Bank says PH needs more investment-friendly policiesBy Michelle V. Remo
Philippine Daily Inquirer
Standard Chartered Bank said the Philippines had to implement more policies that would make it easier for firms to invest in infrastructure and other big-ticket projects.
The international financial services firm said the Philippine banking sector was awash in cash and there was desire among industry players to lend much more. However, it said, credit was not growing as fast as desired because of limited demand.
“Accelerated growth in lending requires enabling policies for infrastructure investments. Liquidity is not the problem, and banks want to lend,” Neeray Swaroop, chief executive officer of Standard Chartered for Southeast Asia, told the Philippine Daily Inquirer.
In 2011, growth in the loan portfolio of the banking sector grew by nearly 20 percent, the fastest pace in more than two years.
Regulators said, however, that banks in the country should register even faster credit growth rates—without letting go of prudent lending standards— to better aid in the economy’s expansion. They said there remained a significant room for banks to increase lending.
Swaroop agreed that banks had the capacity to accelerate growth in lending, but added that demand for loans must increase so that the desire for even faster growth in credit would be realized.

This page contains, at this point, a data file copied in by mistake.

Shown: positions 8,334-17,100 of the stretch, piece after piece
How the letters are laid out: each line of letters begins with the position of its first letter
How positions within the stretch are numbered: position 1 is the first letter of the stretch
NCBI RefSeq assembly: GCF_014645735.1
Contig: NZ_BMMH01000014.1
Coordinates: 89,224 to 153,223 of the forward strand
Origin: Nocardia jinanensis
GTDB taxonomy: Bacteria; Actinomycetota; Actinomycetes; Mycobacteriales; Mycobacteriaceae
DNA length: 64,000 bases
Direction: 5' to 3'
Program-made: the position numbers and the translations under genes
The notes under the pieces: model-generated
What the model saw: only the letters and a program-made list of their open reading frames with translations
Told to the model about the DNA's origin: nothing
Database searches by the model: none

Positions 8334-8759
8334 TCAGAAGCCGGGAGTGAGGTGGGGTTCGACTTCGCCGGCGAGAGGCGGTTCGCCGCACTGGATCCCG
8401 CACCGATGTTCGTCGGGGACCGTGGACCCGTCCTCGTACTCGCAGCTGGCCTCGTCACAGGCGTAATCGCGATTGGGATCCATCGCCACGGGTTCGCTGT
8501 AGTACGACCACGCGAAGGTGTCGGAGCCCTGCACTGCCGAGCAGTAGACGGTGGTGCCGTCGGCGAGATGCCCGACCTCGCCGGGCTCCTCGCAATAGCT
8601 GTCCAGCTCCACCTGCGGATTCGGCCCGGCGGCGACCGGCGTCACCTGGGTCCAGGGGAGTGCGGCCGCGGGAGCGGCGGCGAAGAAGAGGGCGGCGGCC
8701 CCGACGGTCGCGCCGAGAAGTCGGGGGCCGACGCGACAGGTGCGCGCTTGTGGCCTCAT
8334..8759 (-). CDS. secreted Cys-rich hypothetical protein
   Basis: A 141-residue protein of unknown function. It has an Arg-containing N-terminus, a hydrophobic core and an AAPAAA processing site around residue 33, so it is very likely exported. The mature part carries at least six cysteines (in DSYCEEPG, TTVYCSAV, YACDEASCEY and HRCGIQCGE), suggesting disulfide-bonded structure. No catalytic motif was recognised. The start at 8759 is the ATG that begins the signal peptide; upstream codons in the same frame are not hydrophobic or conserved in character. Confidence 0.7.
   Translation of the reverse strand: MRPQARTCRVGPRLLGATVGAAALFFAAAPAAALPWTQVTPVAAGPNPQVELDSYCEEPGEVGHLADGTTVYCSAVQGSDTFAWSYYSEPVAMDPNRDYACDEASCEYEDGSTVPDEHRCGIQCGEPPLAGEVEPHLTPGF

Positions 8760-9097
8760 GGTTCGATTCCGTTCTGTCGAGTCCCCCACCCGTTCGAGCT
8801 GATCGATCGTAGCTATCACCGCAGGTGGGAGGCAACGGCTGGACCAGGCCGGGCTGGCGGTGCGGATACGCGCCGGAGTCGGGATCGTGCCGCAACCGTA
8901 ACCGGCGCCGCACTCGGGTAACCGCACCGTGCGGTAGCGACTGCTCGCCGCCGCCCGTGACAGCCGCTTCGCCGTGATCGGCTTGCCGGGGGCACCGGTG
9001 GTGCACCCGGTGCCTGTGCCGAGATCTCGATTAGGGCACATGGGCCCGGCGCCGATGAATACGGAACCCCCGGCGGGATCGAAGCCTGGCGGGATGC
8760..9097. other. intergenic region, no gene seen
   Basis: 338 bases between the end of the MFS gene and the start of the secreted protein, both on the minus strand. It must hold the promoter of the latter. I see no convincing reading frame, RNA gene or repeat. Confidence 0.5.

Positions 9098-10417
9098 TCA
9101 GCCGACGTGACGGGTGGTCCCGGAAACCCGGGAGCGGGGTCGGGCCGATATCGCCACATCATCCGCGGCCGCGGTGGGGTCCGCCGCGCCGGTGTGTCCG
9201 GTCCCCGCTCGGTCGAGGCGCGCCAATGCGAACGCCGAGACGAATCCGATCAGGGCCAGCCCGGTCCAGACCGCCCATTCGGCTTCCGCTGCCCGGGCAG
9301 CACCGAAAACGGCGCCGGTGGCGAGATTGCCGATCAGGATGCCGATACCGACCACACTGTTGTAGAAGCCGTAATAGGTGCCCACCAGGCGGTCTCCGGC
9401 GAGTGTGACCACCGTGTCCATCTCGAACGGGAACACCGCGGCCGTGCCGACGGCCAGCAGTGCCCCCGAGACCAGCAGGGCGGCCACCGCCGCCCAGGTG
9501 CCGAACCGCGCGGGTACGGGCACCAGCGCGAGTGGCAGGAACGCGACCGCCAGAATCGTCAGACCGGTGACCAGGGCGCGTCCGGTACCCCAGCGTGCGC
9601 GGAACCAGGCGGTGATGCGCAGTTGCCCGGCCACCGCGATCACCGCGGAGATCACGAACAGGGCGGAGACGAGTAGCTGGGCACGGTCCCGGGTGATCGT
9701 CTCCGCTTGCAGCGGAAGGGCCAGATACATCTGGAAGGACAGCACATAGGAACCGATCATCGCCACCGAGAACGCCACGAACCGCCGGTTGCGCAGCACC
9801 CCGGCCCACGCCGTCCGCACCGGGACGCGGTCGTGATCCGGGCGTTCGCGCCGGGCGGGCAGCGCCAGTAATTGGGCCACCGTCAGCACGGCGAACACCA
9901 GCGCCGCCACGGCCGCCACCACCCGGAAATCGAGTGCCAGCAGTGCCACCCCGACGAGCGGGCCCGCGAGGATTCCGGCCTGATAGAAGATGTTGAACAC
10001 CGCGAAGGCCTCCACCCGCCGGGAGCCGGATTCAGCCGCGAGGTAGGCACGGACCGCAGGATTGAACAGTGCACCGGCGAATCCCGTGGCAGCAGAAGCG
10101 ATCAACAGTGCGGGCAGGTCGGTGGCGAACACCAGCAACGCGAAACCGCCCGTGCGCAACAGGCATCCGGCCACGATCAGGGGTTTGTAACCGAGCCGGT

He urged the Philippine government to come up with policies—such as incentives or rationalization of investment procedures—that would make it more attractive for large companies to invest in public infrastructure projects or other developmental initiatives.
“Infrastructure is still a big area for investments in Southeast Asia. More needs to be done to have more investments in infrastructure,” Swaroop said.
In the Philippines, infrastructure spending was estimated to be less than 3 percent of the country’s gross domestic product. In most Southeast Asian countries, infrastructure spending-to-GDP ratio is at least 5 percent.
The Aquino administration is pushing for higher investments by the private sector in public infrastructure through the Public-Private Partnership (PPP) program. The government is targeting to implement 10 PPP projects starting this year, with the aim of speeding up growth of the economy following last year’s slowdown.
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